Well, this may have nothing to do with suburban survival, or survivalism as we define it in general. But, I found out tonight, my neighbor in NJ died from cancer. She was older, yes. But a very, very , very nice person. She lived with her son and his wife next door to me. I mostly saw her walking their dog (Dexter) outside their house when I was coming and going, and she always had a kind word. Somehow, I know, Dexter will miss her. We would chat very briefly from time to time, but I never knew she had cancer, and she never mentioned it. She never complained of pain, never looked like she was suffering.
I was on my way out the door to meet a friend when I heard about it this evening. That was about five hours ago. Now it is almost 11:00 p.m. EST, and I am finally realizing, I will not see her walking Dexter tomorrow, or get to exchange those kind words again. A somber moment, for sure, when you realize a simple moment is gone forever.
She was one of the few neighbors I knew or communicated with in my neighborhood. She kept to herself, didn’t seem to pass judgement, and apparently did not look or sympathy in public. She was a nice lady, that I suddenly wish I got to know more. I’ll miss her.
Well, sorry for a rant, but it was a very personal moment, and I felt like I had to share it with someone. There was no one here to share it with when I got home, so I hope you understand. 🙂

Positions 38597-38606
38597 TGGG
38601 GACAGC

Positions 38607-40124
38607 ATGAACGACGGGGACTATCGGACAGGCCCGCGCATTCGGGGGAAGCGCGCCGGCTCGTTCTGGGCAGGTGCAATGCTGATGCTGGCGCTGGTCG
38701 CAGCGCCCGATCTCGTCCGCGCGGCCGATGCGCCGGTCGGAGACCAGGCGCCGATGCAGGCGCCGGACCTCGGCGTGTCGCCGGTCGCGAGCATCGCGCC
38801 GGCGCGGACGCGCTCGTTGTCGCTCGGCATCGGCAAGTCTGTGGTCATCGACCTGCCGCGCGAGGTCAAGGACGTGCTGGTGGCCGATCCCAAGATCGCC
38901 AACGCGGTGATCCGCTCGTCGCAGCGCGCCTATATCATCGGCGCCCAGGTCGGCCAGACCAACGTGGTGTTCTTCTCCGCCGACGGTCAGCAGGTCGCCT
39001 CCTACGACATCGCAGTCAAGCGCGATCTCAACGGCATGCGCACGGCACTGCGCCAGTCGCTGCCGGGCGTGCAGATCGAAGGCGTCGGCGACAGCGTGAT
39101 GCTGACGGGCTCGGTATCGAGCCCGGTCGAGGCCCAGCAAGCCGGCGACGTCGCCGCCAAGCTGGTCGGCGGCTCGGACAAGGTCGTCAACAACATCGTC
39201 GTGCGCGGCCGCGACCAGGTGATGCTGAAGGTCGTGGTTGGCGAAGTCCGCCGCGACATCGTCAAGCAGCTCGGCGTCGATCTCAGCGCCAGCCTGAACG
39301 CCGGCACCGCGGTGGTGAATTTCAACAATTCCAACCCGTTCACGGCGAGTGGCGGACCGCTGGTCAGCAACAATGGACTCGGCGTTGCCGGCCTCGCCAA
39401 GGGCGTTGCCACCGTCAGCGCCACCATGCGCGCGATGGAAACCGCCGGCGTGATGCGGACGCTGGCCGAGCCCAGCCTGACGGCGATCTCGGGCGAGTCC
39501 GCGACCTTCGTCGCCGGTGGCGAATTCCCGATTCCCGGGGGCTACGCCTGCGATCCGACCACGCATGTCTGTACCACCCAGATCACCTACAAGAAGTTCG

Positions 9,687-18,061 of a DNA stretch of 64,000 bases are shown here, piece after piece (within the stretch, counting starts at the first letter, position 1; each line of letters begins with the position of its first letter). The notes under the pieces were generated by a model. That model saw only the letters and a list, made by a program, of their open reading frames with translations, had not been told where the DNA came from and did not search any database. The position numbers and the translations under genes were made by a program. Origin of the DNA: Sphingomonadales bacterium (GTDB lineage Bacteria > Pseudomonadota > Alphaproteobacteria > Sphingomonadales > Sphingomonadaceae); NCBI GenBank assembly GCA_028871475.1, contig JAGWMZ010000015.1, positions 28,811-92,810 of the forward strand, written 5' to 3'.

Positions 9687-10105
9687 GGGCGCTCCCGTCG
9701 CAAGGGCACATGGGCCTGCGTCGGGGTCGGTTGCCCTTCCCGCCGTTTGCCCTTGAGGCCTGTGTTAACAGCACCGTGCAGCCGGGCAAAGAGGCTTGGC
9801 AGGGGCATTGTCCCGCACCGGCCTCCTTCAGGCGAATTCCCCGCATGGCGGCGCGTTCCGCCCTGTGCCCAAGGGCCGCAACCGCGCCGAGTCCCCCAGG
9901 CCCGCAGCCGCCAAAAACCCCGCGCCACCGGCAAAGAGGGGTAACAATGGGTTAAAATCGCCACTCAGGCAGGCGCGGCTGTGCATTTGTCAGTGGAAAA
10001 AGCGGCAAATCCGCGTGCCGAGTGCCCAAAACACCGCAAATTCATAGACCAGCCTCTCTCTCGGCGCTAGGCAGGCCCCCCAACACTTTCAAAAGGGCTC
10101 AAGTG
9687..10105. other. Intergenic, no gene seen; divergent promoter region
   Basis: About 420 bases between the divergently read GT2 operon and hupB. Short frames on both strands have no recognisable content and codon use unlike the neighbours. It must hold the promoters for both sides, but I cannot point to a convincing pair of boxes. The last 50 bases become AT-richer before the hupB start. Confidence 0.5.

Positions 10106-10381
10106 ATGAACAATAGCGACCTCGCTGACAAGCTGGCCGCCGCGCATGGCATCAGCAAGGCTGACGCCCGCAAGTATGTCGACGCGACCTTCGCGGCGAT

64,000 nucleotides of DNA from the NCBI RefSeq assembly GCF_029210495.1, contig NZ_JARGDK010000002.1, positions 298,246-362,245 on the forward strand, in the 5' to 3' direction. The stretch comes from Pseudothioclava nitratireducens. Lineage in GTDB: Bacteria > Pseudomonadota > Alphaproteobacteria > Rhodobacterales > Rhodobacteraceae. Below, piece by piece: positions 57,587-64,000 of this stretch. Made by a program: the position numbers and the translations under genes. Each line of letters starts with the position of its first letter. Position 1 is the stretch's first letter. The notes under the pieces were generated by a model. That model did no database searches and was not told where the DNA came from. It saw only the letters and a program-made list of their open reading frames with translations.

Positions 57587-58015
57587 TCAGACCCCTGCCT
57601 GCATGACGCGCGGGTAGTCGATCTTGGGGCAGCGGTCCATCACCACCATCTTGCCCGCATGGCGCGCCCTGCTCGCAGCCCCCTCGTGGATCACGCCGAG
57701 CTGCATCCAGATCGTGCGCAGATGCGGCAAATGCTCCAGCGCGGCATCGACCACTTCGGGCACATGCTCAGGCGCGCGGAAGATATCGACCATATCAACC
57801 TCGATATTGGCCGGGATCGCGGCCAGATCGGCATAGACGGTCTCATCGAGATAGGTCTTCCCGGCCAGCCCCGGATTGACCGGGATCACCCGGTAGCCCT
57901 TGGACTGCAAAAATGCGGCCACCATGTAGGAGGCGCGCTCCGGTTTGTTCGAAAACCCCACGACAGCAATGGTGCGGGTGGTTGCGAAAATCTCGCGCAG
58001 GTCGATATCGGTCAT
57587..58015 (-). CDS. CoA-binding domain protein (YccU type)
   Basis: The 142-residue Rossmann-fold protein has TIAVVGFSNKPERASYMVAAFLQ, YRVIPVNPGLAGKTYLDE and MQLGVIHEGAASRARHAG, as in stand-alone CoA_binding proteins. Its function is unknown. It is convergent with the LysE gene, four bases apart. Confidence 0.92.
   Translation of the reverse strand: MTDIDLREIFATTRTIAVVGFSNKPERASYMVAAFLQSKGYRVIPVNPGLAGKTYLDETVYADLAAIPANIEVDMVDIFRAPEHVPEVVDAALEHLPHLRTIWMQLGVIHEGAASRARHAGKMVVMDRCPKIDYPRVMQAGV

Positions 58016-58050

Be good to one another.
I raise my glass to you for another personal moment. Life moves too fast, expecially in the big city. We are always in a rush to go here and there. We too often take it for granted and unfornately it takes death to remind us to appreciate it more. We need to not only appreciate our lives, but the lives of those around us. We should all take the time to be more kind, polite, human and personable to one another. Most animals are more humane to one another than society as a whole. I agree with you Sub, let’s be good to one another. Let’s make life more personal.
Sorry for your loss. Hopefully she lived her life to the fullest, or at least didn’t have many regrets (I guess we all have a few, some more than others).
Earlier this year a guy at work died of cancer, but he was 39/40ish with two kids. I can honestly say he was one of the nicest people I’ve ever met and he is truly missed. Made me focus on what my family (wife, two young kids) would do if I die early. My wife, not so much into prepping. So I made out detailed instructions for my brothers on getting my family safe if/when the balloon goes up and I’m not here (and designated funds from my insurance to buy gear/food/etc.).